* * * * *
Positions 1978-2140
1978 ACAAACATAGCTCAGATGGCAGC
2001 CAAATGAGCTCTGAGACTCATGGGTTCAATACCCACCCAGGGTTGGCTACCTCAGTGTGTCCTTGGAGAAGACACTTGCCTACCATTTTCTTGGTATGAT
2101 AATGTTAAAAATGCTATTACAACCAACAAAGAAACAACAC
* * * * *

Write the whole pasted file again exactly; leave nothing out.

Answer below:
Positions 1978-2140
1978 ACAAACATAGCTCAGATGGCAGC
2001 CAAATGAGCTCTGAGACTCATGGGTTCAATACCCACCCAGGGTTGGCTACCTCAGTGTGTCCTTGGAGAAGACACTTGCCTACCATTTTCTTGGTATGAT
2101 AATGTTAAAAATGCTATTACAACCAACAAAGAAACAACAC